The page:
The U.S. Army has acquired a number of shipping containers that have been converted to remote weapons stations. Each container hides a machine gun, grenade launcher, or even an anti-tank weapon, and can detect and respond to enemy fire. According to Defense News, the Army is showing the system off at the Association of the U.S. Army Symposium and Exhibition in Huntsville, Alabama.
Made by Norwegian defense contractor Kongsberg and security contractor HDT Global, the Containerized Weapon System (CWS) is made from a 20-foot-long Tricon shipping container. The roof is replaced with a hinged door system, and an electro-mechanical lift is installed inside. The lift can go from hidden to a height of 15 feet in just 30 seconds. It can support and power weapon systems including the M2 .50 caliber machine gun, Mk.19 grenade launcher, M134 Dillon 7.62-millimeter minigun, and the M249 squad automatic weapon. The lift can even support the Javelin anti-tank missile.
The system is designed for quick deployment and setup on the battlefield. The use of a shipping container for a hull makes it easier to transport, and the weapons station can be set up in less than an hour by two soldiers. CWS can be internally or externally powered, and can use solar panels to provide power. Its makers envision the deadly shipping container being deployed to distant combat outposts, patrol bases, and forward operating bases, providing a defensive firepower boost that needs little or no infrastructure support. CWS could even be used on ships at sea as a defense against pirates and other threats.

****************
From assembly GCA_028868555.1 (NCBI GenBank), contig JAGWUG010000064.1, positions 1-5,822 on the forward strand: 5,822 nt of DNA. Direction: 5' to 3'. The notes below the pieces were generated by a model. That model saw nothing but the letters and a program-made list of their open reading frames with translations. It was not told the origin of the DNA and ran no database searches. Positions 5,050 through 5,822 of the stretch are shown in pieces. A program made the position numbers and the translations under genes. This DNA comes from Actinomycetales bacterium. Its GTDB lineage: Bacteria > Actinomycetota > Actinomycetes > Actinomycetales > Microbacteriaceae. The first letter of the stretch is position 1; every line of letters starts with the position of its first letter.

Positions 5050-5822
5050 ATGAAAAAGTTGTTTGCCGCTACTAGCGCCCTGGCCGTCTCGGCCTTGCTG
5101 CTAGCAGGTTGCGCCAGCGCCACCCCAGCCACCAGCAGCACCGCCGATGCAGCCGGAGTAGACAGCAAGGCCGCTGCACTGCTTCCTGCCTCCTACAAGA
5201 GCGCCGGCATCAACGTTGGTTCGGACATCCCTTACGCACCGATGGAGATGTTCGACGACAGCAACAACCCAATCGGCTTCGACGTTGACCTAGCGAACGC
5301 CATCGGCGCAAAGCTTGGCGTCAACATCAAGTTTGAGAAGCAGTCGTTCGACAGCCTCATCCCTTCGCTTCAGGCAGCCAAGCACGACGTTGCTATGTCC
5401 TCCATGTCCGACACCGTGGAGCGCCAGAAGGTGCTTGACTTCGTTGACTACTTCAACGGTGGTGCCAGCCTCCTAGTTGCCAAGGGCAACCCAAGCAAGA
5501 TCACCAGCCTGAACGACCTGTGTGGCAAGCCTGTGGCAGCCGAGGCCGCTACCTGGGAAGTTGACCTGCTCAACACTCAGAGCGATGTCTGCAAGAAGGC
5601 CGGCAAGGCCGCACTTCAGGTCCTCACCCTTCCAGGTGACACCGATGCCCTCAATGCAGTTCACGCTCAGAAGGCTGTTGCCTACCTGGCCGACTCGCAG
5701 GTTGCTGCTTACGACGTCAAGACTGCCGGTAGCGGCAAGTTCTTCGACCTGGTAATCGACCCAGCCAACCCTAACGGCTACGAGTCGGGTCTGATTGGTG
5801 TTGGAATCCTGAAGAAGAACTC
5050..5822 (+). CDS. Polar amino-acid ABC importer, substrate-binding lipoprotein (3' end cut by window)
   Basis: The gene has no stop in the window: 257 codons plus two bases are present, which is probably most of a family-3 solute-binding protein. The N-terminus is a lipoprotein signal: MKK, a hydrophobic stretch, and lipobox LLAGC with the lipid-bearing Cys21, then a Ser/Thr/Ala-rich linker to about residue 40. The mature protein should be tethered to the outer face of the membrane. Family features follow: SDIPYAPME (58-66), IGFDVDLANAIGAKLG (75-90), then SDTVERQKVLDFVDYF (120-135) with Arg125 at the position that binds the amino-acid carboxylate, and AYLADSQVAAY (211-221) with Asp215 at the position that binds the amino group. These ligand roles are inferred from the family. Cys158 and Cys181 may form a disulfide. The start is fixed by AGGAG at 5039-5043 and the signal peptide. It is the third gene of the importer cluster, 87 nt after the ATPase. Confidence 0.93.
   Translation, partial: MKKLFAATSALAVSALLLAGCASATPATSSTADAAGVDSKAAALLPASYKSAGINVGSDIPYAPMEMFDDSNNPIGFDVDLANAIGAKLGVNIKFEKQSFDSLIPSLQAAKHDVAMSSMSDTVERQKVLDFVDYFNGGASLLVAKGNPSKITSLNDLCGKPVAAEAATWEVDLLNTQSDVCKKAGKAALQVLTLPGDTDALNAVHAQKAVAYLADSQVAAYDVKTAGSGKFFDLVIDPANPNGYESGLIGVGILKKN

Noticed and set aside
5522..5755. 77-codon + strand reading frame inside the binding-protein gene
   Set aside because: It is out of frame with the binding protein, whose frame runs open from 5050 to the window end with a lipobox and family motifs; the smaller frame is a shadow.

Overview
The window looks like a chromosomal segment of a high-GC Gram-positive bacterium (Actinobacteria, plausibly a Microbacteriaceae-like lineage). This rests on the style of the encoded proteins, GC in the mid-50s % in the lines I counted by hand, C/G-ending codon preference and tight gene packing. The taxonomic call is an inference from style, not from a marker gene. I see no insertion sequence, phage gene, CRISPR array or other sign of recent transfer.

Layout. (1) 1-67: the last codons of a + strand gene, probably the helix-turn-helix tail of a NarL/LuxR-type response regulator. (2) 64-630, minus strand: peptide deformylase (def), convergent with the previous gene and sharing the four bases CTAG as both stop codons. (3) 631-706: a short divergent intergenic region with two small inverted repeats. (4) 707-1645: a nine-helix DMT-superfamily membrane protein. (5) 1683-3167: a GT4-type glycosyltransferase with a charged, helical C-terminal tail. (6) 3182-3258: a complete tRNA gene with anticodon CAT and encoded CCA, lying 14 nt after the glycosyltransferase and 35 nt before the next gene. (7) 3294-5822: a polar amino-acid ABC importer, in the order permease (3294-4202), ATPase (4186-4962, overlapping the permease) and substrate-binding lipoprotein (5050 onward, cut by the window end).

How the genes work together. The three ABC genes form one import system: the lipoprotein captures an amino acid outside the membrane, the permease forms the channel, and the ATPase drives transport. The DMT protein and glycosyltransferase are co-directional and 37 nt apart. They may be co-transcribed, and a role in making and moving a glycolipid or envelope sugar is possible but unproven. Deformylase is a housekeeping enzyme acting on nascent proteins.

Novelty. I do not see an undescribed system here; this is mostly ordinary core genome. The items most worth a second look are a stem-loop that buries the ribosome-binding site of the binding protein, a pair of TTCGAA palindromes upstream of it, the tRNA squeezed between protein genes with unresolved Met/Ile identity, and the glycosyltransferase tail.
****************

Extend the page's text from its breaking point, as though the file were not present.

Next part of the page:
The system is not autonomous—everything is controlled by a remote operator who can be stationed as far as 1,093 feet away to avoid enemy fire. So a human being still makes the decision to use lethal force. That’s good, but having the operator located a thousand feet from the weapon can make it hard to figure out where enemy fire is coming from. To remedy that, the Army is pairing the CWS with the Firefly 360 threat detection system. Firefly 360 uses acoustics and shortwave infrared sensors to detect enemy fire— differentiating between small arms fire, machine guns, rockets and mortars—and locate the source.
The Army has already deployed CWS and Firefly 360 to Afghanistan, and according to Defense News will soon begin deploying the system to other locations overseas. Here’s a video of the Containerized Weapon System shot last year at the Army’s Network Integration Evaluation exercise at Fort Bliss, Texas.